Seattle Sales on the Rise, Eastside Slipping

It’s time once again to take an updated look at how King County’s sales are shifting between the different regions around the county, since geographic shifts can and do affect the median price.

In order to explore this concept, we break King County down into three regions, based on the NWMLS-defined “areas”:

  • low end: South County (areas 100-130 & 300-360)
  • mid range: Seattle / North County (areas 140, 380-390, & 700-800)
  • high end: Eastside (areas 500-600)

Here’s where each region’s median prices came in as of February data:

  • low end: $203,200-$370,000
  • mid range: $332,000-$655,500
  • high end: $501,475-$1,392,500

First up, let’s have a look at each region’s (approximate) median price (actually the median of the medians for each area within the region).

Median Price of Single Family Homes Sold

The median price in the middle tier rose between January and February, while the low and high tiers saw prices decrease. The low tier fell 1.8% in the month, the middle tier increased 8.8%, and the high tier lost 4.4%. Meanwhile, the median price in all three tiers is still up year-over-year. Here’s how the median prices changed year-over-year. Low tier: +7.7%, middle tier: +22.1%, high tier: +9.0%.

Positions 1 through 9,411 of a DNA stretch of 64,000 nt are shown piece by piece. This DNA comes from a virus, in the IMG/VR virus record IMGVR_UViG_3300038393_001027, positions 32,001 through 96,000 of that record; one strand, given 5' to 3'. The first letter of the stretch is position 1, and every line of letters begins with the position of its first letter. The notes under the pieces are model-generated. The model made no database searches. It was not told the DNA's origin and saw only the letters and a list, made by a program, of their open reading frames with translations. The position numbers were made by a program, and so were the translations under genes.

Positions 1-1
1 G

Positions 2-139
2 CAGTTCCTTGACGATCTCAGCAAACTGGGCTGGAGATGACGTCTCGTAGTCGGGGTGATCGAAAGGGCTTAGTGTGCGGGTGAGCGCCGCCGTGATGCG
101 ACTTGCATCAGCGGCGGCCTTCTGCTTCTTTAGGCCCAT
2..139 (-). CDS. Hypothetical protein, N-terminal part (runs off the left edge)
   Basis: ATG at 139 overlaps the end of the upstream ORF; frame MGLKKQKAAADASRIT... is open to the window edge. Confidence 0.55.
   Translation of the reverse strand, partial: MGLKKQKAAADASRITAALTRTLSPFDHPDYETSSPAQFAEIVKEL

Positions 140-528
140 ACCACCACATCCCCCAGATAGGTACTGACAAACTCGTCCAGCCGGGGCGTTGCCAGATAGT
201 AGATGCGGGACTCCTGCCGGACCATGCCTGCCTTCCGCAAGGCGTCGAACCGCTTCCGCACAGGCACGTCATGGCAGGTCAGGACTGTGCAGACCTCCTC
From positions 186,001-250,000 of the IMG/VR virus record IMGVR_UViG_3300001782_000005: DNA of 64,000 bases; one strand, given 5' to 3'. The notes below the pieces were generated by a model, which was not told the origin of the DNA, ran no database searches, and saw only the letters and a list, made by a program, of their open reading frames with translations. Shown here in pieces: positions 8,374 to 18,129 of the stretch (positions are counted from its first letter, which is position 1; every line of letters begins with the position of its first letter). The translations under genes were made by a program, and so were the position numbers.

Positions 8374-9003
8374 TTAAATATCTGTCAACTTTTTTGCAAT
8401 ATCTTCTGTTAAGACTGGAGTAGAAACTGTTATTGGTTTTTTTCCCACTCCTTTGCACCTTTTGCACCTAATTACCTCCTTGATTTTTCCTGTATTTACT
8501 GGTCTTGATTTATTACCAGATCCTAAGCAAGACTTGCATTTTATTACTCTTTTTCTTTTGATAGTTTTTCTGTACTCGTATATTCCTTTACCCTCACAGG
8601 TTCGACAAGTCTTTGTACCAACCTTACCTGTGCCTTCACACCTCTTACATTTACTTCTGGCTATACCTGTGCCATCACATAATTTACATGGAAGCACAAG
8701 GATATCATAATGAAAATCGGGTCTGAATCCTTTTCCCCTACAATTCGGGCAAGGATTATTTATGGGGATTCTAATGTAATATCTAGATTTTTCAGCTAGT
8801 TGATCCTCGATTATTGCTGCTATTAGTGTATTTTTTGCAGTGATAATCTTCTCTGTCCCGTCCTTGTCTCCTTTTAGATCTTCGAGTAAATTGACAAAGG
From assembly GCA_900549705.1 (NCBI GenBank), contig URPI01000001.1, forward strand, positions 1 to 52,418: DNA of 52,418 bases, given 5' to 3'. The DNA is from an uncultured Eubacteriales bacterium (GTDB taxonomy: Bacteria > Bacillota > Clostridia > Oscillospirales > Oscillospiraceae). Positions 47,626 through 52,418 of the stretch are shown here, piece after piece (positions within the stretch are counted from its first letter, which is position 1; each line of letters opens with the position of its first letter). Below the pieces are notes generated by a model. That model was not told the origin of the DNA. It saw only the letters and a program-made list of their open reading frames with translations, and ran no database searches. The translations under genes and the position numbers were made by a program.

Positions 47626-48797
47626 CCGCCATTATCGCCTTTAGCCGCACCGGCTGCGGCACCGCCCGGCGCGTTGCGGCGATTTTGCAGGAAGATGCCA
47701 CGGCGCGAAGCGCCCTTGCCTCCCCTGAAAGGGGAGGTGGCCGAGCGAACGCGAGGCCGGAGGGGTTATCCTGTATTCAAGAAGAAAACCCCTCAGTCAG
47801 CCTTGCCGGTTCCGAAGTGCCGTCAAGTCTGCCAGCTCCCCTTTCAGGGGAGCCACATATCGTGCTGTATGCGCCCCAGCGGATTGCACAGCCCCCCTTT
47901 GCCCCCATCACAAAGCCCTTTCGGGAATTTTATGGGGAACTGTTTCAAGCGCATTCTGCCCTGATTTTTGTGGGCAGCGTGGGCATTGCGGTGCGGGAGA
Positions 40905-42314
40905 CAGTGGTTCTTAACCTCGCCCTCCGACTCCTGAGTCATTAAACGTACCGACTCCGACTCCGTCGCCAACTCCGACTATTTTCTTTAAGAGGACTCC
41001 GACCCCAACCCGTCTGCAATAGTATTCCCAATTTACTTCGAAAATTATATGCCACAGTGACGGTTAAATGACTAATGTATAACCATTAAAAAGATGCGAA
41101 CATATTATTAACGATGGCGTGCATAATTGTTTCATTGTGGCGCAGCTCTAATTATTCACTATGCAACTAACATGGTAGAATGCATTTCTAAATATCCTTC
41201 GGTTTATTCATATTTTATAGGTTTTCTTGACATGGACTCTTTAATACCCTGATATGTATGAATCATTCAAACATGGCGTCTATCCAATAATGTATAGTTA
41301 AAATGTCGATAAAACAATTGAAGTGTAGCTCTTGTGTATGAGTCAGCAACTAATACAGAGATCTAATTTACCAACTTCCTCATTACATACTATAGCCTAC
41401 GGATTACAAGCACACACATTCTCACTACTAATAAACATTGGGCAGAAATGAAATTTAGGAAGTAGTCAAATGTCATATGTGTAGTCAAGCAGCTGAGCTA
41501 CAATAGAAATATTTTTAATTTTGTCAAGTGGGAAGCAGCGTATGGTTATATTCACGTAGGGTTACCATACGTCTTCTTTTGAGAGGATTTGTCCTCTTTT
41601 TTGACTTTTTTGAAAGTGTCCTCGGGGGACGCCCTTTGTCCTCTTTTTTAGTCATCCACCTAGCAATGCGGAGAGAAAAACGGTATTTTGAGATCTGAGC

Next up, the percentage of each month’s closed sales that took place in each of the three regions.

% of Total King Co. SFH Sales by NWMLS Area

Between December and January sales fell off dramatically in the expensive Eastside regions, while climbing in the mid and low range areas. The trend reversed slightly in February, but the Eastside still makes up the smallest portion of sales. Year-over-year sales were down 0.1% in the low tier, up 9.8% in the middle tier, and down 8.7% in the high tier.

As of February 2014, 34.5% of sales were in the low end regions, 33.9% in the mid range, and 31.6% in the high end. A year ago the mid range had less of the share and the high range more: In February 2013 the low end made up 34.5% of the sales, the mid range was 30.9%, and the high end was 34.6%.

Here’s that information in a visual format:

Bank-Owned: Share of Total Sales - King County Single-Family